Knopf’s rejections

It might be worth considering what you want archived. From Knopf’s archives at the University of Texas come the following judgments:

  • Jorge Luis Borges: “Utterly untranslatable”
  • Isaac Bashevis Singer: “It’s Poland and the rich Jews again”
  • Anaïs Nin: “There is no commercial advantage in acquiring her, and, in my opinion, no artistic”
  • Sylvia Plath: “There certainly isn’t enough genuine talent for us to take notice”
  • Jack Kerouac: “His frenetic and scrambling prose perfectly express the feverish travels of the Beat Generation. But is that enough? I don’t think so”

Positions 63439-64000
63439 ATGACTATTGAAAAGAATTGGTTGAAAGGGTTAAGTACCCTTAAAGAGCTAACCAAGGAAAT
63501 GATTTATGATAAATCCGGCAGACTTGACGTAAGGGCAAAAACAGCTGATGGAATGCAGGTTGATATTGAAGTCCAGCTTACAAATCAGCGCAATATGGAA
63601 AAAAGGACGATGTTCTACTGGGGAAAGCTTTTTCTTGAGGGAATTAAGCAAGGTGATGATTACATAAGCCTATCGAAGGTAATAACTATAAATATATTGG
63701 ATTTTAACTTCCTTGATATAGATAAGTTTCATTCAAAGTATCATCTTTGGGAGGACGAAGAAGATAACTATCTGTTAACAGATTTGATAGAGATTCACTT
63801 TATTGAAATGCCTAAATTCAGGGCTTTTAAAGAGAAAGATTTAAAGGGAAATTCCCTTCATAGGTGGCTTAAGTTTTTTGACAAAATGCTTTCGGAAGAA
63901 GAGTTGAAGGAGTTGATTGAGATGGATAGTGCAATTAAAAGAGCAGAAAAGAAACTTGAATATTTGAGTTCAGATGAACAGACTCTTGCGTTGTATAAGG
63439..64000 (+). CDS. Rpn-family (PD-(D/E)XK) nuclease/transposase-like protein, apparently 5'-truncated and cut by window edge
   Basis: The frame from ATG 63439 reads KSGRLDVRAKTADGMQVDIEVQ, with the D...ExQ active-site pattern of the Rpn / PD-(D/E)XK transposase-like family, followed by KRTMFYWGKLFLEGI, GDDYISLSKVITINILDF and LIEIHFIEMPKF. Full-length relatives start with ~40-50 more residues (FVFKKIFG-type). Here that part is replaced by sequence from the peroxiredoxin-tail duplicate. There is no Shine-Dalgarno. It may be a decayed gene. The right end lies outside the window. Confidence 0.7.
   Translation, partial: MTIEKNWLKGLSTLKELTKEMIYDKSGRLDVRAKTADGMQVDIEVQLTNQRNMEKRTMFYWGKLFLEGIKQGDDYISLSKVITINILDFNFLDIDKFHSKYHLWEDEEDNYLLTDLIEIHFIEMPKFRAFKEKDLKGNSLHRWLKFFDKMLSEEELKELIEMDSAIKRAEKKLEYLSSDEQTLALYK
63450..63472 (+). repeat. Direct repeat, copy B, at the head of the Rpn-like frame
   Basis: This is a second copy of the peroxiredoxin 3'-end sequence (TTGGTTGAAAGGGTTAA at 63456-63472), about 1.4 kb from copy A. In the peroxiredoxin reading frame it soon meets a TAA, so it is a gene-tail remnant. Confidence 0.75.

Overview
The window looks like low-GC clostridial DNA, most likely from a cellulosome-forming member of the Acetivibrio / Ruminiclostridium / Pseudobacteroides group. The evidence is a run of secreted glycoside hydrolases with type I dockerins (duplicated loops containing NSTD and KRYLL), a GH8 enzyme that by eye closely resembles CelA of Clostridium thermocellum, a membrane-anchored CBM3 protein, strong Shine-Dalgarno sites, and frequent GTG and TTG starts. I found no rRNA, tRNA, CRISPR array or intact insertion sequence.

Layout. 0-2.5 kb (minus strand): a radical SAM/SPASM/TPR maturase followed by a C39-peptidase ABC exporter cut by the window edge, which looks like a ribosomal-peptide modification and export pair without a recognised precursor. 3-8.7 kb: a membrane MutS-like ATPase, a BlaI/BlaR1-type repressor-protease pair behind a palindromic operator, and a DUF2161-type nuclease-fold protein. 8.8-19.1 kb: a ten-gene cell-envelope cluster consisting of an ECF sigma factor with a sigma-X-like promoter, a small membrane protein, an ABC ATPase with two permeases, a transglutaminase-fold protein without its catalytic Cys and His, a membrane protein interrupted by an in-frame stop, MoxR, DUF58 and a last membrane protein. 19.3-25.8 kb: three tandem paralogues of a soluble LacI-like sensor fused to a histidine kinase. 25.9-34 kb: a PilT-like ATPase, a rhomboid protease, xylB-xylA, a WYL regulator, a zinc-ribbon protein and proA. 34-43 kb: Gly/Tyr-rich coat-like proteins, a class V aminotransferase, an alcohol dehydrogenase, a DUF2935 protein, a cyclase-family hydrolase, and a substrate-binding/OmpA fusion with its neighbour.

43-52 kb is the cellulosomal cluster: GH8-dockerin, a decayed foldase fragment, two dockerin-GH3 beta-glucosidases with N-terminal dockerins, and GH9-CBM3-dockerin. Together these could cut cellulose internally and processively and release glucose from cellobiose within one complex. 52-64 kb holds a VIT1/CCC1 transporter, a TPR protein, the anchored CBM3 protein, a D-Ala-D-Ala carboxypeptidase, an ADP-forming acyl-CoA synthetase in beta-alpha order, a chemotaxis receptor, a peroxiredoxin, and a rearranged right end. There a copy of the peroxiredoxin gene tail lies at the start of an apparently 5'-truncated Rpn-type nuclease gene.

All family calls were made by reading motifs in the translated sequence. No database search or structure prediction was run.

• Vladimir Nabokov (Lolita): “Too racy”
  • James Baldwin (Giovanni’s Room): “Hopelessly bad”

This was published in a NYT article, but I got it from Three Percent.

Read more about rejection.

(BTW, on the subject of rejection, Madeleine L’Engle’s recent obituaries contained the information that her A Wrinkle in Time was rejected by 26 publishers.)

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  1. Oh My God. If I were the archivist at Knopf, I would have made sure these sorts of notes never made it into a permanent file. I know that “us” artists are supposed to take rejection in stride but I wonder what those editors would have felt like if somebody had treated them in such a fashion. They might have been at least a bit more civil, if not more astute.

  2. I don’t know that this is what they said to the authors. I think it’s their internal memoranda. But it’s interesting to see their thinking, so I’m glad they archived it, even if it doesn’t show them in the most favorable light.

  3. Always a comforting read. 🙂